* Ista said to offer kickbacks to doctors over cataract drug
* Xibrom drug said to be marketed for unapproved uses
* Settlement announced amid Bausch & Lomb merger talks
By Jonathan Stempel
May 24 Ista Pharmaceuticals Inc
pleaded guilty on Friday to charges it used kickbacks and
improper marketing to boost sales of a drug meant to treat eye
pain and agreed to pay $33.5 million to settle criminal and
civil liability, the U.S. Department of Justice said.
The unit of eye care company Bausch & Lomb pleaded guilty to
conspiracy to offer kickbacks to induce physicians to prescribe
Xibrom, a drug meant to treat pain after cataract surgery, and
conspiracy to promote that drug for unapproved uses, including
after Lasik and glaucoma surgeries.
Ista agreed as part of a criminal settlement to a $16.63
million fine and an $1.85 million asset forfeiture. It also
agreed to a $15 million civil settlement to resolve allegations
that its marketing of Xibrom caused false claims to be submitted
to government health care programs.
As part of the settlement, Ista will be barred from
participating in Medicare and Medicaid, and Bausch & Lomb agreed
to strengthen its compliance and ethics procedures.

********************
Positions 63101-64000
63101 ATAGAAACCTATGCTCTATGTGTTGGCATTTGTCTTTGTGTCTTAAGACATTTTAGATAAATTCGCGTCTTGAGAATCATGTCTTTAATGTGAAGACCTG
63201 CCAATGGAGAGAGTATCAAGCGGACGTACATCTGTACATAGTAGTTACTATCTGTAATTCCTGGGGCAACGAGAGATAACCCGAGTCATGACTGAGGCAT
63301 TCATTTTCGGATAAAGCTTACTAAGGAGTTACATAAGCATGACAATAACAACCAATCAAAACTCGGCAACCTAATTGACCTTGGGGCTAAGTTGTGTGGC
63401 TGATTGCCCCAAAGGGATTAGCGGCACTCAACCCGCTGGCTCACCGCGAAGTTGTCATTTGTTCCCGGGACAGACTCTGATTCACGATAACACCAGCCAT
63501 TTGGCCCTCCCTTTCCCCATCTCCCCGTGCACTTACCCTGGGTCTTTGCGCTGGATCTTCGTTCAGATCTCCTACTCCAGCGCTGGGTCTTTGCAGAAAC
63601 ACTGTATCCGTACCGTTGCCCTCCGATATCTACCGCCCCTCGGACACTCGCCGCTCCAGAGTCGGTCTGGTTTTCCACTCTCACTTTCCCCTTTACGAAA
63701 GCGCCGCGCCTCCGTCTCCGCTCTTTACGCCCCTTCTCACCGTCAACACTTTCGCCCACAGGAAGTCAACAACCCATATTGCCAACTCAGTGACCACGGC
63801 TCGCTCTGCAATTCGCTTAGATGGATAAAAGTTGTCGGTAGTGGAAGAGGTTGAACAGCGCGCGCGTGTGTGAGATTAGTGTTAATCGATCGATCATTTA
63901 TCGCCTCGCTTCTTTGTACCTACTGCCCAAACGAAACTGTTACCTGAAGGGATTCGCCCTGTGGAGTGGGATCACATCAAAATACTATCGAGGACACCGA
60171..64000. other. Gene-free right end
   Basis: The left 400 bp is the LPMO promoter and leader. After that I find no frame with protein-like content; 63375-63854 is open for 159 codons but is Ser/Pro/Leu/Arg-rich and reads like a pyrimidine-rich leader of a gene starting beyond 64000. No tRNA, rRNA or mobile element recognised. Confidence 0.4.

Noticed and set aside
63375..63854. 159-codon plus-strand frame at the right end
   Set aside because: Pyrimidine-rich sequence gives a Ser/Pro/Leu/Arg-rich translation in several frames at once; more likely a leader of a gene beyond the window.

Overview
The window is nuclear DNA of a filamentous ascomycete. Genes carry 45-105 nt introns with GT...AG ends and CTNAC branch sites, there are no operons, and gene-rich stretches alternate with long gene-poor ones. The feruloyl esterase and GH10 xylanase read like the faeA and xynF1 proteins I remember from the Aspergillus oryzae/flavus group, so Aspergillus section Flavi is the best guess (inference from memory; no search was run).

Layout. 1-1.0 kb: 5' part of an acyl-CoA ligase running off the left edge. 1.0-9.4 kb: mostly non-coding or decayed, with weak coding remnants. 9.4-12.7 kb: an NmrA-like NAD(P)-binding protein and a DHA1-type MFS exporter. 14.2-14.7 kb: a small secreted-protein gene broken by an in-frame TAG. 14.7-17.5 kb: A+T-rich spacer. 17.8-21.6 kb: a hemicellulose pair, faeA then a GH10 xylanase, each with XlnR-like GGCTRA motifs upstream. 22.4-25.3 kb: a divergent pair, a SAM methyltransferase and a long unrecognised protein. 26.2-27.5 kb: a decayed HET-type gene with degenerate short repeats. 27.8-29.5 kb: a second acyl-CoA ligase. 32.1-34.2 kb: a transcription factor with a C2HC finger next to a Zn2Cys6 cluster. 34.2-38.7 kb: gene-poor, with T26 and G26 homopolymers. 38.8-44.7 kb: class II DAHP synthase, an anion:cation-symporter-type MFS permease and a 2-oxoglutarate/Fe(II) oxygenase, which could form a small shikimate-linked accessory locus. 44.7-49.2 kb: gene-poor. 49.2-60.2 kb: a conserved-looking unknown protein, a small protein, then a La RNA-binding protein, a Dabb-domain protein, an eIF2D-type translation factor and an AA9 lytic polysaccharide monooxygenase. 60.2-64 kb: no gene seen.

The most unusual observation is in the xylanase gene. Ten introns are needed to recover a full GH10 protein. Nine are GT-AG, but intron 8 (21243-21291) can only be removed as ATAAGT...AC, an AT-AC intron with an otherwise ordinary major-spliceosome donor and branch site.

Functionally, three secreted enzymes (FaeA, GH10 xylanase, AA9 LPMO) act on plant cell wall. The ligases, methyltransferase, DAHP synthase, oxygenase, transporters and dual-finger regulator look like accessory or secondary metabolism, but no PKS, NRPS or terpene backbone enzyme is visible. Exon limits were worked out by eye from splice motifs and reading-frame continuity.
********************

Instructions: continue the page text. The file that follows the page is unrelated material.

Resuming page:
"The fact that Ista offered doctors illegal inducements -
such as a wine tasting, golf outings, and payments to attend
what were in essence marketing sessions - makes the company's
illegal conduct particularly deserving of the hefty penalty Ista
has agreed to pay," U.S. Attorney William Hochul in Buffalo, New
York said in a statement.
Ista pleaded guilty before U.S. District Judge Richard
Arcara in Buffalo.
Bausch & Lomb, which is based in Rochester, New York, said
it was pleased to settle the matter, which involved conduct
between January 2006 and March 2011, and that it knew of the
government probe well before it purchased Ista.
That purchase closed in June 2012 and Bausch and Lomb plans
to wind down the Ista corporate entity by year end.
The civil settlement resolves claims filed under the False
Claims Act, which lets private parties known as whistleblowers
sue on the U.S. government's behalf and share in recoveries.
Keith Schenker, a whistleblower who had been an Ista sales
representative in Brooklyn and Queens counties in New York, will
receive $2.5 million of the settlement amount, according to the
Justice Department and court papers.
Canada's Valeant Pharmaceuticals International Inc
is nearing an agreement to buy Bausch & Lomb from Warburg Pincus
LLC for about $9 billion, a person familiar with the matter said
on Friday. News about that transaction surfaced
at about the same time that the settlement was announced.
The criminal case is U.S. v. Ista Pharmaceuticals Inc, U.S.
District Court, Western District of New York, No. 13-cr-00099.
The whistleblower case, which was unsealed on Friday, is U.S. ex
rel. Schenker v. Ista Pharmaceuticals in the same court, No.